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Volunteer Spotlight - Sandra Tweddell



“Volunteering has helped me develop skills I didn’t know I had. I’ve made lots of new friends and it’s good to feel like you’ve made an impact.”

Meet our Volunteer Spotlight for March 2019 - Sandra Tweddell

Sandra Tweddell has been volunteering for us since November 2010. “After retiring from my job as an International Education Consultant, I wanted to use the skills I had developed in my professional life, so I threw myself into volunteering. I used to work internationally supporting governments, and states in the USA, that wanted to improve their education systems. That’s given me the confidence to do what I do now”.

Where it all began

“I was diagnosed with type 1 diabetes in 1961, so I’ve been a member of Diabetes UK since then. In November 2010, I saw that Diabetes UK and local clinicians were advertising to start a support group in South Bristol. I was about to retire so I went along and ended up volunteering as the Treasurer. Clinicians were keen to see more provision of support for people with diabetes and wanted a network of local groups in the area, so they enlisted my help. We developed three other groups, one focusing on type 1 diabetes, the others mainly on type 2.”

Soon after the groups were established, Sandra began to receive emails from local healthcare professionals about various initiatives in the area, as diabetes was a top priority for the local Clinical Commissioning Group (CCG). “We met and formed a strategy group, which helped set a direction for the network of groups we had around Bristol. It became apparent that with four groups in the area we could be fighting for resources, so we set up a co-ordination group. Members of each support group come together, share ideas and plan our annual programmes. It helps to reduce the risk of committee burn-out.”

Based on her strategic work with the CCG and healthcare professionals, the South West team were keen for Sandra to become a Service Champion volunteer. “I work really well with the South West Regional Head and the rest of the team. As part of my role I also sit on the Bristol, North Somerset and South Gloucestershire Sustainability and Transformational Partnership. I use anonymous feedback from people who attend the support groups to talk about their experience of diabetes services, so that the CCG know what is happening on the ground. I’m also a Diabetes UK representative on the Management Board of the Oxford Box project. It follows families with type 1 where it seems hereditary, looking at ways to prevent and cure it."

It doesn’t stop there 

Sandra isn’t just a Service Champion, and uses any opportunity to raise awareness of diabetes. “I run a Facebook group to share information about what’s going on in the area, sharing news items, research, Diabetes UK updates and information about group meetings. We don’t give medical advice, but we do share our experiences. Digital and online support is the way it’s going. I’m also a lead Know Your Risk volunteer. I run events in the area to help people understand their risk of developing type 2 diabetes.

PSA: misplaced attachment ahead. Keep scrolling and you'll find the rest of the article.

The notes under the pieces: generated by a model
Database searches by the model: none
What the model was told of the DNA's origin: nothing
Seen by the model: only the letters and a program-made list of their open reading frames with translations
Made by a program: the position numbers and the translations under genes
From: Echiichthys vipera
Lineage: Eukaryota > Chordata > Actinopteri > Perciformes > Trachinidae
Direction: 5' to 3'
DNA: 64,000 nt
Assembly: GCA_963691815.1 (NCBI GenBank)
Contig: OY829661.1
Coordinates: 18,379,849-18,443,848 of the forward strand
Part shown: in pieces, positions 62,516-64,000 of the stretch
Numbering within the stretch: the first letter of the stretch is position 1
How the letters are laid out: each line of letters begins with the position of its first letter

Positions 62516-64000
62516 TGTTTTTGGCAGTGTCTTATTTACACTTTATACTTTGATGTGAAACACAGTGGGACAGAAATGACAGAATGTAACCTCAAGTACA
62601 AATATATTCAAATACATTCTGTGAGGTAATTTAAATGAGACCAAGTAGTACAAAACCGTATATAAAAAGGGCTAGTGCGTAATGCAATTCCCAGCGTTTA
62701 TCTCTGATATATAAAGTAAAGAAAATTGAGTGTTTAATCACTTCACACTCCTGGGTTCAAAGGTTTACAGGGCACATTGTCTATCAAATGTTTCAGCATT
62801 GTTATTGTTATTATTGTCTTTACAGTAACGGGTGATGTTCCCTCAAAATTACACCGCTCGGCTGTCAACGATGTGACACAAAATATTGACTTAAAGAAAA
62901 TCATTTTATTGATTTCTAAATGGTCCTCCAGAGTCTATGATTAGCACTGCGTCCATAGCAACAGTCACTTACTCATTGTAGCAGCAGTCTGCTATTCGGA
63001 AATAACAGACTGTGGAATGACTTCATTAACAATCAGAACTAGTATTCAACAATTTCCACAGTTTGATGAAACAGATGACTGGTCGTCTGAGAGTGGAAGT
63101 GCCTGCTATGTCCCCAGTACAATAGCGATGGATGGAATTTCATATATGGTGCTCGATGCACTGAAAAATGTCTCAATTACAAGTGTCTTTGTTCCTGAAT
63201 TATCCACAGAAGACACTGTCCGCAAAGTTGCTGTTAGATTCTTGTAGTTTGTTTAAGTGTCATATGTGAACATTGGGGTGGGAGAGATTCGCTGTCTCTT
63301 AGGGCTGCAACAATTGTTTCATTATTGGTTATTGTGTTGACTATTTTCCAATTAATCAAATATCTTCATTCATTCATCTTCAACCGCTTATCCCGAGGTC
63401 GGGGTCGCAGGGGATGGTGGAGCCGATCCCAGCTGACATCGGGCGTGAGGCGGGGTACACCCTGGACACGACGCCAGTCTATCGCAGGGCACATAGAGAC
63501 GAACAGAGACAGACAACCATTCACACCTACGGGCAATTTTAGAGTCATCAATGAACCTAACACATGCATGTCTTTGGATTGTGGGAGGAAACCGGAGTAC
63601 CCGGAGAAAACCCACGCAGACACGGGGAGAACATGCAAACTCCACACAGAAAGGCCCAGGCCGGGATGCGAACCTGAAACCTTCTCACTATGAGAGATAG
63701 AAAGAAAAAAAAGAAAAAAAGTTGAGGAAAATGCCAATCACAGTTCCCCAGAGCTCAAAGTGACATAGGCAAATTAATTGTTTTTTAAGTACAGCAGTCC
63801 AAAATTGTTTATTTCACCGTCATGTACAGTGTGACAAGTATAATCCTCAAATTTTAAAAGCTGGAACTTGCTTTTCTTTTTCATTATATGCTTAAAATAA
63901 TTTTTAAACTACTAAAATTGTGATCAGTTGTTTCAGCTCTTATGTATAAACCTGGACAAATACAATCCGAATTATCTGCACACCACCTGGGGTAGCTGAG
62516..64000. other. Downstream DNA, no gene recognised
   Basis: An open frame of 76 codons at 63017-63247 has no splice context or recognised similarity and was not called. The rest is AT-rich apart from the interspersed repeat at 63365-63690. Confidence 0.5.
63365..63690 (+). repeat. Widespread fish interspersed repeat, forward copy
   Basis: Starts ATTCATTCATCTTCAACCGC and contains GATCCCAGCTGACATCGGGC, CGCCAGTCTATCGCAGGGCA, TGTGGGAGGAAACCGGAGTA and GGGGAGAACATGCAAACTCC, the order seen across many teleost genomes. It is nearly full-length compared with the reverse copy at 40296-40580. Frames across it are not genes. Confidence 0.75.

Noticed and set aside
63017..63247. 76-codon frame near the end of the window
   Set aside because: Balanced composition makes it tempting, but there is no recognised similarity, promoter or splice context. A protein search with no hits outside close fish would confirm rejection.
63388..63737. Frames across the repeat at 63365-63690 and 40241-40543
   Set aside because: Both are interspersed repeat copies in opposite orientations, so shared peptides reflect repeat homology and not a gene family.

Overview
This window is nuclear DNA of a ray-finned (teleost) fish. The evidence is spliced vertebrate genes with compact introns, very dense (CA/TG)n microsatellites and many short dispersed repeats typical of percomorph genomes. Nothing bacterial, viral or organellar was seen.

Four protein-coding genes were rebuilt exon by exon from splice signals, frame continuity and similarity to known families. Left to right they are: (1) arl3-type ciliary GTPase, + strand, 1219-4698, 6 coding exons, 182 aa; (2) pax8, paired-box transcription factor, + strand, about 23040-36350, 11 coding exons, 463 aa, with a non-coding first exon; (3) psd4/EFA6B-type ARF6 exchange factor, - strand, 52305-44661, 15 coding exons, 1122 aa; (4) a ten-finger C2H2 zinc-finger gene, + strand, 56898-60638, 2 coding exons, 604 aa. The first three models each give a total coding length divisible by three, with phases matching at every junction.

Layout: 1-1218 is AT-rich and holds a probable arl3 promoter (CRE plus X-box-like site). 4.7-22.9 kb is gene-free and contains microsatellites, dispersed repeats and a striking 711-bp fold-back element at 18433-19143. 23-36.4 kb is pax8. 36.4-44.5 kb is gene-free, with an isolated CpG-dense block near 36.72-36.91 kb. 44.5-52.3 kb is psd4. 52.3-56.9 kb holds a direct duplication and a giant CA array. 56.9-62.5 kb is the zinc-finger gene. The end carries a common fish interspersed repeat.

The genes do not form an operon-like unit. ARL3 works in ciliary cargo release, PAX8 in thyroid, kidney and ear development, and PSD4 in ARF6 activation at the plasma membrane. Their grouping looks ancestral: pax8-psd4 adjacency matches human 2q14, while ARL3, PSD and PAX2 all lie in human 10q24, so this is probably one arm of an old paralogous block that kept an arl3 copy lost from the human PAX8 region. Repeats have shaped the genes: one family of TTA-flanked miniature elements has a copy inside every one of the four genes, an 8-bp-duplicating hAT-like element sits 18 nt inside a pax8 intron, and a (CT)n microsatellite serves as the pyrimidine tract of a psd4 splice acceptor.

I get lots of requests to do general awareness stands, but people are very interested in Know Your Risk. I also give a lot of talks as a Speaker Volunteer. I’ve spoken at the local DVLA office, and to local communities where diabetes is quite prevalent. I have done some work in schools, talking to staff and raising awareness. I also talk to healthcare professionals about my perspective of having diabetes. I remember speaking at an event for GPs and Diabetes Specialist Nurses, and in five minutes, my blood glucose went up from 7 to 17. It shows how stress, pressure and adrenaline from public speaking can contribute to challenges in managing your diabetes. It was a very memorable teaching moment for the group of healthcare professionals sat in front of me!"

Highlights and achievements

“I am proud of the structure of the Bristol network. There were no support groups available at the time, but we now have four groups to support people in the area. I enjoy representing the patient voice in my role as a Service Champion. It can be quite daunting to sit in the same meetings as members of the CCG and local clinicians, but I feel respected and valued at the meetings. They’ll ask me my opinion on new things that they are thinking of introducing.

I thoroughly enjoy the social interaction of volunteering for Diabetes UK, meeting so many different people and making new friends. One of the things that comes across in the meetings is how much I’ve learnt from others. I didn’t talk about having diabetes until my mid to late 30s, it’s personal and I didn’t want to tell other people. The stigma is something that we’re tackling as well, it’s a huge issue that we’re challenging." 

Future plans for your volunteering? What’s next?

“I’m thinking about succession planning! I’ve got another member of the type 1 group involved to go to meetings, as I want to make sure that the traction keeps going when I do step down from my volunteering activities in the future. A key element is getting feedback from the other people with diabetes and sharing this with the healthcare professionals. It’s not just me, I’m working in partnership with other people. This is so important to making a difference. On a personal level, I am looking forward to watching my new baby granddaughter grow up."

If you’ve been inspired by Sandra’s story and would like to get involved, get in touch

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